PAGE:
A start-up creating robots to assist surgeons in carrying out keyhole surgery has raised $20.3 million, backed by European automation giant ABB.
Keyhole surgery is process in which a camera is inserted into the body allowing the surgeon to operate by only making a tiny incision rather than a large opening. It is often seen as a quicker and safer way of carrying out certain types of surgery.
But the process requires highly experienced surgeons which can often be in short supply.
Attempting to solve this problem, Cambridge Medical Robotics (CMR) is in the process of developing the machine which will have arms controlled by a surgeon. A robotic surgeon would mean a doctor would not have to train as long to carry out keyhole surgery and could operate the robot to do the operation instead.
"Today 12 million people in the world should receive minimal access surgery but only half do and that's because keyhole surgery is hard to perform and takes time to learn to become an excellent keyhole surgeon," Martin Frost, chief executive of CMR, told CNBC in a phone interview on Monday.
"The robots that exist today are very expensive and they only adapt themselves well to procedures to the pelvic area of the body. We are building a system that will help the surgeon do the vast majority of procedures using minimal access techniques but using the robot to do it."
CMR has a working prototype but is hesitant to discuss details because of the competitive nature of the medical equipment industry.
Frost described the system as having a number of lightweight "modular arms" which would have a greater range of movement than a human arm. Attached to the end of the robot arm is an instrument that will go into a human body.
The robot will be controlled by a surgeon, however. Frost could not give away how, but described it as having traits similar to video game controllers.
"It's not a joystick but it incorporates much of the ergonomic technology that has come out of video gaming technology. You are looking at surgical hand grips, and different controls and buttons on the hand grip which allow the surgeon to move around the different robotic arms and camera," Frost told CNBC.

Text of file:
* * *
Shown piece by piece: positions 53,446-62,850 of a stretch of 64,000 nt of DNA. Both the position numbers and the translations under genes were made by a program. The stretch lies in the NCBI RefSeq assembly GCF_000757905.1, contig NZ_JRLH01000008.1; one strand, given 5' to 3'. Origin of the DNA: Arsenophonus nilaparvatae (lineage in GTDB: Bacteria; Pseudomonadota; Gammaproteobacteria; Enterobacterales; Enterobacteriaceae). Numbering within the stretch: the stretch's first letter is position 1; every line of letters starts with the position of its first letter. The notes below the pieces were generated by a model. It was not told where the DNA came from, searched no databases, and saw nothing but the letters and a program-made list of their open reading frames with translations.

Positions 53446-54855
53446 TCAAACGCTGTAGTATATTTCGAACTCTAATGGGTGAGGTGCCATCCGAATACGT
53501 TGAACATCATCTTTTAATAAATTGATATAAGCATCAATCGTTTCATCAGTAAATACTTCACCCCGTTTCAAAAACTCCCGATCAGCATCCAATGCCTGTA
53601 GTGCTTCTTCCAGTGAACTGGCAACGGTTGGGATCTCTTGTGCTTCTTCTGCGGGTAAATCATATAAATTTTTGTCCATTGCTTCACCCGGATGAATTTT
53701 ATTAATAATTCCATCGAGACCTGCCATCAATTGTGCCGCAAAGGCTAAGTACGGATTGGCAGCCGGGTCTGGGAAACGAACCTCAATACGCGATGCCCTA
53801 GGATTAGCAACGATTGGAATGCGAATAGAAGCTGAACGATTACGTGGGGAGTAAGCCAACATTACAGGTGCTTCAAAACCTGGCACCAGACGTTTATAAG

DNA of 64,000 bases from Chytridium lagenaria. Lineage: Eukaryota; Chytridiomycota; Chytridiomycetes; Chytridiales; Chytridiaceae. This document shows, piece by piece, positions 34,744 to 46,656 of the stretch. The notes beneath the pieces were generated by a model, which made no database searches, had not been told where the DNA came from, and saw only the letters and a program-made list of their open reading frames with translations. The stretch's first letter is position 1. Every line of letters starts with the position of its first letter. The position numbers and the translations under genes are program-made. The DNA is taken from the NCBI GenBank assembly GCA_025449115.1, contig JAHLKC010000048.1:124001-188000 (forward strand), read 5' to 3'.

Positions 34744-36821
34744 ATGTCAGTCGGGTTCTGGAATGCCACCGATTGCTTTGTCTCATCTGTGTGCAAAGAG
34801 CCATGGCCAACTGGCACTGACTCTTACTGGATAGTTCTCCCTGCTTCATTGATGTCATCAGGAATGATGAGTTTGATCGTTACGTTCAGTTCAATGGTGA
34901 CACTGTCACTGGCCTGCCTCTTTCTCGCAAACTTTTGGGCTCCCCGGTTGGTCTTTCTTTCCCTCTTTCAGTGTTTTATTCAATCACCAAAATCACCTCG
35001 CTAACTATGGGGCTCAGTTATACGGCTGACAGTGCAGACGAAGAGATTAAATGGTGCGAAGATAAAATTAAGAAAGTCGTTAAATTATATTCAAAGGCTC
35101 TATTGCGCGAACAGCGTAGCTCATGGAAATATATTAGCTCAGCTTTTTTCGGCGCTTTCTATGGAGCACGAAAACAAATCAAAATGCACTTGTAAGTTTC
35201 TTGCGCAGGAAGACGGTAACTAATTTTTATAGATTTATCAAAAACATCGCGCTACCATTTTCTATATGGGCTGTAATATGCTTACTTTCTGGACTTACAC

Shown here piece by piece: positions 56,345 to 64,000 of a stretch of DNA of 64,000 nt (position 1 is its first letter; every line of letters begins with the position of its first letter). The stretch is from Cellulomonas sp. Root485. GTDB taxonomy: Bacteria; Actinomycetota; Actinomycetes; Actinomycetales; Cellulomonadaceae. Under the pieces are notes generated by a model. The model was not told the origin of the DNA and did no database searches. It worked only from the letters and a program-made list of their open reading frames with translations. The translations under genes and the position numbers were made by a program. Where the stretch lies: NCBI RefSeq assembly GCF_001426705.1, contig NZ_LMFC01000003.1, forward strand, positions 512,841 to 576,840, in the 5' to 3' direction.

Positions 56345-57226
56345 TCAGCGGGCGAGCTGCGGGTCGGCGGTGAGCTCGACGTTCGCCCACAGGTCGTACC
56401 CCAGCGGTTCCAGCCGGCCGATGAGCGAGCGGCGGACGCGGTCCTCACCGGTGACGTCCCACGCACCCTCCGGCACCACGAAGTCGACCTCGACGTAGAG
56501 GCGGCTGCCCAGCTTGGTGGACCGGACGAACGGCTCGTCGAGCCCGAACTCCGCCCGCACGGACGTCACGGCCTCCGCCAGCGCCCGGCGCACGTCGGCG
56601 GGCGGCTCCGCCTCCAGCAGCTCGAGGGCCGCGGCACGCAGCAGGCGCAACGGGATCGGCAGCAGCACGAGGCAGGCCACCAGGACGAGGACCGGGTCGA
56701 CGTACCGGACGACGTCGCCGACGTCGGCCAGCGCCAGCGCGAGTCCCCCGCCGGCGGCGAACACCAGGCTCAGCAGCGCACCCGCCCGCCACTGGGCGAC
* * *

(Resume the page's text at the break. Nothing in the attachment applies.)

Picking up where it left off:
The $20.3 million funding round came from ABB Technology Ventures, the venture capital arm of European automation giant ABB, LGT Global invest and Cambridge Innovation Capital. CMR was founded in 2014 and is headquartered in Cambridge, a large technology hub in the U.K. where ARM – which was acquired by Softbank on Monday – also resides.
CMR will be unveiling the full system over the next 12 months and is currently doing trials on cadavers. It is also applying for regulatory approval from European Union and U.S. medical authorities.
"We won't have the commercial product in the market in 2017, but we do expect to be in the market shortly thereafter," Frost said.
The chief executive explained that this robot would be able to allow more surgeons to carry out keyhole surgery as well as reduce the cost of these types of operations. Frost claims that current medical robotics solution adds around $3,000 per keyhole procedure. His aim is for CMR's technology to reduce this premium.
And looking into the distant future, CMR's technology could be used to carry out operations even if the surgeon is thousands of miles away in another country, though limitations still remain on this at the moment.
"I think in the end, that is where the world is going. The limitation at the moment is bandwidth and the speed of light because if the surgeon is not next to the patient, there is an awful lot of data going from surgeon console to robot and back again so the surgeon knows where instruments are. That requires and awful lot of data moving up and down fiber optic cable. But I think in our lifetime, we will see that," Frost told CNBC.